Fourteen million Australians face the possibility this weekend of being led by their second left-wing Labor government in 31 years.

Trapped into running a relatively lackadaisical campaign by overconfidence, the Conservative coalition government of Prime Minister Malcolm Fraser is behind Labor in every significant opinion poll by as much as 7 percent.

He is spending the last week before the election mounting an all-out attack on the opposition. He accuses the Labor Party of being controlled by its socialist left wing and predicts that a Labor government would spend so much on welfare that inflation would shoot to 20 percent.

Although opinion polls for the past 12 months had consistently put Labor ahead, observers on both sides were confident that Fraser, two landslide election wins behind him since he gained power in 1975, would coast to victory.

He had most factors in his favor. He had the choice of election date and went for Oct. 18, two months early and before potentially damaging inflation figures were issued and before school graduates would boost the relatively high, 6 percent unemployment rate.

Fraser could also boast -- and has throughout the campaign -- that under his leadership Australia has gotten its inflation rate down to 10 percent, one of the lowest in the industrialized world.

Fraser went into the campaign with one extra advantage: He and most of the country thought that the self-effacing and little-known Labor Party leader, William George Hayden, would be a hopeless campaigner at his first try for national leadership.

But Hayden proved to be the campaign sleeper. He shucked off the nervy, high-pitched voice that had made him the "whining Willie" of the national parliament for three years and came out with a crisp, hard-hitting style.

Treasurer in the final year of the 1972-75 Gough Whitlam Labor government and elected Labor leader when Whitlam quit politics after his 1977 election thrashing, Hayden translated his reputation for economic moderation into a program designed to boost the Australian economy, but not too much.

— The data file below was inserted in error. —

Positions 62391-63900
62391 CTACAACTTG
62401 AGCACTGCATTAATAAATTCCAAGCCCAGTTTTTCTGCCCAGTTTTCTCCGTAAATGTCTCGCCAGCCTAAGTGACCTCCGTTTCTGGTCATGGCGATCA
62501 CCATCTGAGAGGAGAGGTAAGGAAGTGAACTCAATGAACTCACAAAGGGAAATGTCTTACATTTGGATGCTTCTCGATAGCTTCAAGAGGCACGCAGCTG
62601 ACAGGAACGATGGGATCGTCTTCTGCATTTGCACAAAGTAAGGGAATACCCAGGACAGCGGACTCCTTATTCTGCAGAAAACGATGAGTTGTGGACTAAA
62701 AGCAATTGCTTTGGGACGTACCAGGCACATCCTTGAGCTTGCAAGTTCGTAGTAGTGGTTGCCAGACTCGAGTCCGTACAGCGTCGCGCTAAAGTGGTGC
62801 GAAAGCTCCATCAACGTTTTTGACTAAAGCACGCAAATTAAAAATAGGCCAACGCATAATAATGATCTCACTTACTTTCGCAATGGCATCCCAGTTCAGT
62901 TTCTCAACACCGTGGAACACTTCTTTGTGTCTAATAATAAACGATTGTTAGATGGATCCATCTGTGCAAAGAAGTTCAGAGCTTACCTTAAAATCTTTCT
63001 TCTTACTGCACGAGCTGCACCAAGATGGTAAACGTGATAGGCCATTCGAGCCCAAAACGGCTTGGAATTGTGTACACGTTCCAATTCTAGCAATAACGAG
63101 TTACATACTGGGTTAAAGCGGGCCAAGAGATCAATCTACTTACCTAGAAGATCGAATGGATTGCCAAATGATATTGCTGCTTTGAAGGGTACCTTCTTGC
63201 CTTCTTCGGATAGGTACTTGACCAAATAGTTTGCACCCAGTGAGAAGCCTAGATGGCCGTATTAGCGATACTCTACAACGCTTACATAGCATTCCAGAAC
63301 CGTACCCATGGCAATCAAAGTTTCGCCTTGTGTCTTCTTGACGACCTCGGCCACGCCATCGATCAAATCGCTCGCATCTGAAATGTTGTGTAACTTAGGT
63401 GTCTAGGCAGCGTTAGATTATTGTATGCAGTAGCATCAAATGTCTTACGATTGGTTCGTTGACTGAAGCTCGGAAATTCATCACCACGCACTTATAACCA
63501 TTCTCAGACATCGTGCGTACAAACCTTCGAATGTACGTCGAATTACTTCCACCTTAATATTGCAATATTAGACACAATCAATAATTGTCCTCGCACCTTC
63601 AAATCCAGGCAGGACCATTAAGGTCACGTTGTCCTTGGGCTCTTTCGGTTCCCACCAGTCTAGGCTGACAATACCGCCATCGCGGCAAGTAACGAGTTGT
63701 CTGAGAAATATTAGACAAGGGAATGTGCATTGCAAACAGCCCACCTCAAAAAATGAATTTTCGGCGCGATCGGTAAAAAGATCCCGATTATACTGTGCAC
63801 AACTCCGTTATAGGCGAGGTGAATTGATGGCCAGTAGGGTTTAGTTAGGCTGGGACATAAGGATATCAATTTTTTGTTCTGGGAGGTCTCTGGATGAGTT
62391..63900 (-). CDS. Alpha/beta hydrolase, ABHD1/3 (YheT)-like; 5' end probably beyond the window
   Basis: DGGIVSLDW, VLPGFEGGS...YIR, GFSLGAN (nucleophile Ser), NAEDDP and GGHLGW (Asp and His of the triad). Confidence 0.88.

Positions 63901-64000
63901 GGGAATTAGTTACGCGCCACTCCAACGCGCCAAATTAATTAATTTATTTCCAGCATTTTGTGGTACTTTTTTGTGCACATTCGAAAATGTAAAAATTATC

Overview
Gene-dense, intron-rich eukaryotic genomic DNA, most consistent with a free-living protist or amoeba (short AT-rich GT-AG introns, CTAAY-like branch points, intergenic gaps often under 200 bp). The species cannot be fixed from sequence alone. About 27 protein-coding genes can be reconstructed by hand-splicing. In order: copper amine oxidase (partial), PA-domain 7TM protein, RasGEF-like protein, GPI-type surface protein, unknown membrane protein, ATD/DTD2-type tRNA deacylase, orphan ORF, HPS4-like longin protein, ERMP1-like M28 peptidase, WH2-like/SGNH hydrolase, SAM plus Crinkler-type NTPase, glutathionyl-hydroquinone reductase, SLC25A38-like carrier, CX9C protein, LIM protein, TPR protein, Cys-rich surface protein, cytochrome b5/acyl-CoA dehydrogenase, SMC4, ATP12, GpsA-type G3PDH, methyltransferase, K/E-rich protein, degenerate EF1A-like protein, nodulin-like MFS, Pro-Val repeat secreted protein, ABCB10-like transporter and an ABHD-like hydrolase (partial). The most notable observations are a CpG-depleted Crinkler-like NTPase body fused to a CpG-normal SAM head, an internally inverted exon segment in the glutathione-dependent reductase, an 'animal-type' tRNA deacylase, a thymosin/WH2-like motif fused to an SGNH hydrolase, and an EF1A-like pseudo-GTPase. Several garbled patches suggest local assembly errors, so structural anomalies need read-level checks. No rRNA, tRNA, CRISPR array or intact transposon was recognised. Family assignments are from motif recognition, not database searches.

He promised an across-the-board tax cut of $3.40 a week and government-service job creation programs designed to absorb a quarter of the nation's 400,000 jobless within a year. All children under 16 and pregnant women would get free medical care, and a Labor government would create a national plan for free medical care within three years. Hayden promised $120 million a year to upgrade schools in underprivileged areas.

Fraser promised a continuation of tight budgets and curbs on the money supply.

Bred from Australia's rural aristocracy and a millionaire sheep and cattle rancher, Fraser is as aloof from most easygoing Australians as his height, 6 feet 6 inches, physically places him above them. He has a reputation he does not dispute for being a bully with his Cabinet ministers and staff. Few Australians have ever liked him, and during this campaign they seem to be transferring their dislike into votes for his opponent.

The outcome is likely to be close. Hayden needs to win big to overcome the 49-seat majority Fraser holds in the national Parliament's House of Representatives.

Fraser may be lucky. He has pampered rural voters with subsidies for farmers and such election pleasers as a communications satellite to bring color TV to every home, even in Australia's Outback.

But Bill Hayden, who was once an Outback policeman, has a real chance of becoming Australia's prime minister Saturday.